Sturgeon season near but ice conditions variable

This past week saw snowfall, rain, sleet and the onset of colder temperatures across much of the state.

The heaviest bands of snow were across west central and northwestern Wisconsin, some spots receiving 8 to 10 inches. Lesser amounts of 4 to 6 inches fell across much of the rest of central and northern Wisconsin, while the south and southeast received mostly rain and sleet and some light snow.

Many more counties have now opened snowmobile trails, with the exception of the far southern and southeast counties, according to the Wisconsin Department of Tourism's Snow Conditions Report.

Park and forest staff have been busy grooming ski trails and ski conditions are now good to excellent in many areas.

Ice conditions have changed with the recent snow and rain and slush is hampering travel on northern lakes. Ice depths across the state remain extremely variable from county to county and lake to lake. Please continue to use caution and approach local bait shops, anglers and others in your area to get the most up to date information before venturing out.

Anglers statewide took advantage of this past weekend's sun and warmth, though the bite in many areas was reluctant.

Those fishing northern Lake Michigan had some luck for whitefish, walleye and pike, though catch rates for the latter were slow. Lack of water clarity seems to have hindered the perch bite in some areas, while those fishing the Northwoods area lakes are having better luck with panfish, but little success with walleye.

Sturgeon spearing is fast approaching and spearers out scouting are advised to use caution on Lake Winnebago. Ice conditions overall are good, but certain areas still have thinner ice.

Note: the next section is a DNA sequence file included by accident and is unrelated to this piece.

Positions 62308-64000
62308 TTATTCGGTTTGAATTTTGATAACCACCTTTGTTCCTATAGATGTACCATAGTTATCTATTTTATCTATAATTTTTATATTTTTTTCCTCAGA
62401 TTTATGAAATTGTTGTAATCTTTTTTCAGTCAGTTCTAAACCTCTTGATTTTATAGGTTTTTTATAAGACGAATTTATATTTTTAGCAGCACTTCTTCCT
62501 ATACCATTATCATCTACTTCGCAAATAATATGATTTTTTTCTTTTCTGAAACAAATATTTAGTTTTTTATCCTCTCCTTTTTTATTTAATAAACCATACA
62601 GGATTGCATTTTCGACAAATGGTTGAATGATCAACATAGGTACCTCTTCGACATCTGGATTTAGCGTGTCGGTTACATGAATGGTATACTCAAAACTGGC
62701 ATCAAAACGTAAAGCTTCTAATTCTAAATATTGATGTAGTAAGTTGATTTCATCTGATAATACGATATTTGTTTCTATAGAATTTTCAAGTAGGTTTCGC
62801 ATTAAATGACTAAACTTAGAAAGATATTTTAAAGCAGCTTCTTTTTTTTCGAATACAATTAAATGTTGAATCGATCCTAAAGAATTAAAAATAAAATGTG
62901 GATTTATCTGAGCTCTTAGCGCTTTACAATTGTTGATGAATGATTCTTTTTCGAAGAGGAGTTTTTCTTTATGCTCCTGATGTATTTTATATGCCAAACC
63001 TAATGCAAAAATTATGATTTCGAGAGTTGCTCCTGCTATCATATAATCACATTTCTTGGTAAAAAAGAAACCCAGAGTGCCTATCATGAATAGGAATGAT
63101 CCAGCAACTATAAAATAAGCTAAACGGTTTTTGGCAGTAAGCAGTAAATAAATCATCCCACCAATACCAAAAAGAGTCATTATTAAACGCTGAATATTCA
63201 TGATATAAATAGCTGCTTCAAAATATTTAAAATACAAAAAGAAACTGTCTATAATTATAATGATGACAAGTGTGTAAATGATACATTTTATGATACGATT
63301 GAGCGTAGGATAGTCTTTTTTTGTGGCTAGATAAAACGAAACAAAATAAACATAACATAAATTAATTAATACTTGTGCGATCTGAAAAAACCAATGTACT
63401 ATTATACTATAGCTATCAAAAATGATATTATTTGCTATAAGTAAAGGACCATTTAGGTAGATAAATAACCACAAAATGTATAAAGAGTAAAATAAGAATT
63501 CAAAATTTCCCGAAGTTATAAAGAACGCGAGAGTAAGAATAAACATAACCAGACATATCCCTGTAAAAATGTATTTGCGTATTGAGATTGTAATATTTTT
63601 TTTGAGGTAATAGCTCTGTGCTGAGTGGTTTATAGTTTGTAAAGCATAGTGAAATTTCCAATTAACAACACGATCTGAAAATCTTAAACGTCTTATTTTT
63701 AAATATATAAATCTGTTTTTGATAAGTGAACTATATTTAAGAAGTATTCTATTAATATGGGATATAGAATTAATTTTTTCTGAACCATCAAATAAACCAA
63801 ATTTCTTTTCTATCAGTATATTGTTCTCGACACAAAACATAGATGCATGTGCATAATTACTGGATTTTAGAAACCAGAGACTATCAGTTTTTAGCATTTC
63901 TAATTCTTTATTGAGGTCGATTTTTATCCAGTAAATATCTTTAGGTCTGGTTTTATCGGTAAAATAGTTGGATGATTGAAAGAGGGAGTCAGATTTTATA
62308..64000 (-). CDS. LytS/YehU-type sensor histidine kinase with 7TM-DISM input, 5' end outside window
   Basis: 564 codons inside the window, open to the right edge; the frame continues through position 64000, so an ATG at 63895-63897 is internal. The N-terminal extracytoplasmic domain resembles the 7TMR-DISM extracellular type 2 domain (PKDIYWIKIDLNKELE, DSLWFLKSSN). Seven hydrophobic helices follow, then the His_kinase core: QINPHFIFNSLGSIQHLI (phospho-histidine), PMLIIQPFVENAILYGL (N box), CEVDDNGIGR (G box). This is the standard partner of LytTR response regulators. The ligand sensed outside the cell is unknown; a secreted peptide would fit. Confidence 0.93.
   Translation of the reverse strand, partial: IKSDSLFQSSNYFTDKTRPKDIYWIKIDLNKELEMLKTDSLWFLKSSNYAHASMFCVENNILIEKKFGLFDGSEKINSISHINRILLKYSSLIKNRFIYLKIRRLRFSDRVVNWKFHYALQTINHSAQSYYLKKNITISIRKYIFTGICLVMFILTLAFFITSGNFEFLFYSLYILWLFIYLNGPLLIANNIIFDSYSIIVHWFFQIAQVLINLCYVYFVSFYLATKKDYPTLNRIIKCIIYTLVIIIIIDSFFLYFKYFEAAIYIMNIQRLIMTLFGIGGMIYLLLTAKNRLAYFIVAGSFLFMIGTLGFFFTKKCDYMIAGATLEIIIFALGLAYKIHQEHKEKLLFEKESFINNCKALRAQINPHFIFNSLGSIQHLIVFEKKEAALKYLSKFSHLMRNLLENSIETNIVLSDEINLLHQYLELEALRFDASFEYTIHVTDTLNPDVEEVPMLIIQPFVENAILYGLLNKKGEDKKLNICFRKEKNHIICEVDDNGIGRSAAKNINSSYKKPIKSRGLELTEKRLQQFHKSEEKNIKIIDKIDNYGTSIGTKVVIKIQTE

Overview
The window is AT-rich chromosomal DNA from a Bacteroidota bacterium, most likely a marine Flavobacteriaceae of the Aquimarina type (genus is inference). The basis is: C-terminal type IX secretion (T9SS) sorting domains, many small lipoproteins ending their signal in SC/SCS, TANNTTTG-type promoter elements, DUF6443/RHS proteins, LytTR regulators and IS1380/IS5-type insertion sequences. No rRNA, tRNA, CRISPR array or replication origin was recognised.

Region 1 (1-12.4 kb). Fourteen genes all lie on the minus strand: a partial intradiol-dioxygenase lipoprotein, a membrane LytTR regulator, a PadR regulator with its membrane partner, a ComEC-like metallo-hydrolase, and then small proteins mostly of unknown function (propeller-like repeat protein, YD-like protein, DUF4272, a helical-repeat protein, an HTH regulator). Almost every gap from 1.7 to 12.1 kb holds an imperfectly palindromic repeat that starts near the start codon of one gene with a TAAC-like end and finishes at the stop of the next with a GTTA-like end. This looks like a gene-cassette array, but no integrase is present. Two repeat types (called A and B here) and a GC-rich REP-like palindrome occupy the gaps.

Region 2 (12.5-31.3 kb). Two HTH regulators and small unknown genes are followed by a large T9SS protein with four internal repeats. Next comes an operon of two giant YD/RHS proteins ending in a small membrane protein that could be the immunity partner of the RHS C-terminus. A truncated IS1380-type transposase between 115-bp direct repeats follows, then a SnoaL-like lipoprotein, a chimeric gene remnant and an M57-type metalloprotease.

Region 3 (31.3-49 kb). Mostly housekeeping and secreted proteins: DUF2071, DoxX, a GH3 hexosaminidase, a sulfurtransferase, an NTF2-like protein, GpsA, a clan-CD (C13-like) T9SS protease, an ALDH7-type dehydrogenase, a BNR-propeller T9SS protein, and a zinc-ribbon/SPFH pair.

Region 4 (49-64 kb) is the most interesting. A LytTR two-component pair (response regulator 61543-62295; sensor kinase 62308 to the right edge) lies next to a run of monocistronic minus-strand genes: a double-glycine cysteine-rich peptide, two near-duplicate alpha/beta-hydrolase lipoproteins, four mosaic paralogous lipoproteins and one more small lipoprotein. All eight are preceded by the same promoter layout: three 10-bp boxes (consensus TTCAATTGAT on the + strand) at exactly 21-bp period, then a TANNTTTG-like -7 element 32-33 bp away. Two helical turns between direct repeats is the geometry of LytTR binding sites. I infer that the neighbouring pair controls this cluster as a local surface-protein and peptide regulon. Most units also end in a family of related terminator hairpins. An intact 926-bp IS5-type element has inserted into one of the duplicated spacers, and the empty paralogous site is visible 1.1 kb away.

As we move later into winter, many species will begin breeding, gathering food and moving in earnest. If the snow on the horizon is a little too blinding, keep your eye to the ground enjoy learning who, or what else has tread the trail before you.

The recent powder and cooler temperatures have given way to excellent tracking conditions. Watch for sightings or signs of deer, fox, mink, and more in woods or prairie.

Otter slides were common sightings on several of the larger kettle lakes at the Chippewa Moraine. If you're looking for a challenge, smaller mammals like mice and voles are also up and about, attracting the attention of the now whitecoated weasel, whose pale ermine fur keeps it insulated and under the radar.

Woodpeckers, finches and more are becoming more common at the feeder. Owls are calling as their mating season gets underway and while it may be hard to "think spring" with the recent snowfall, migrant Canada geese are already beginning to return at Horicon Marsh.


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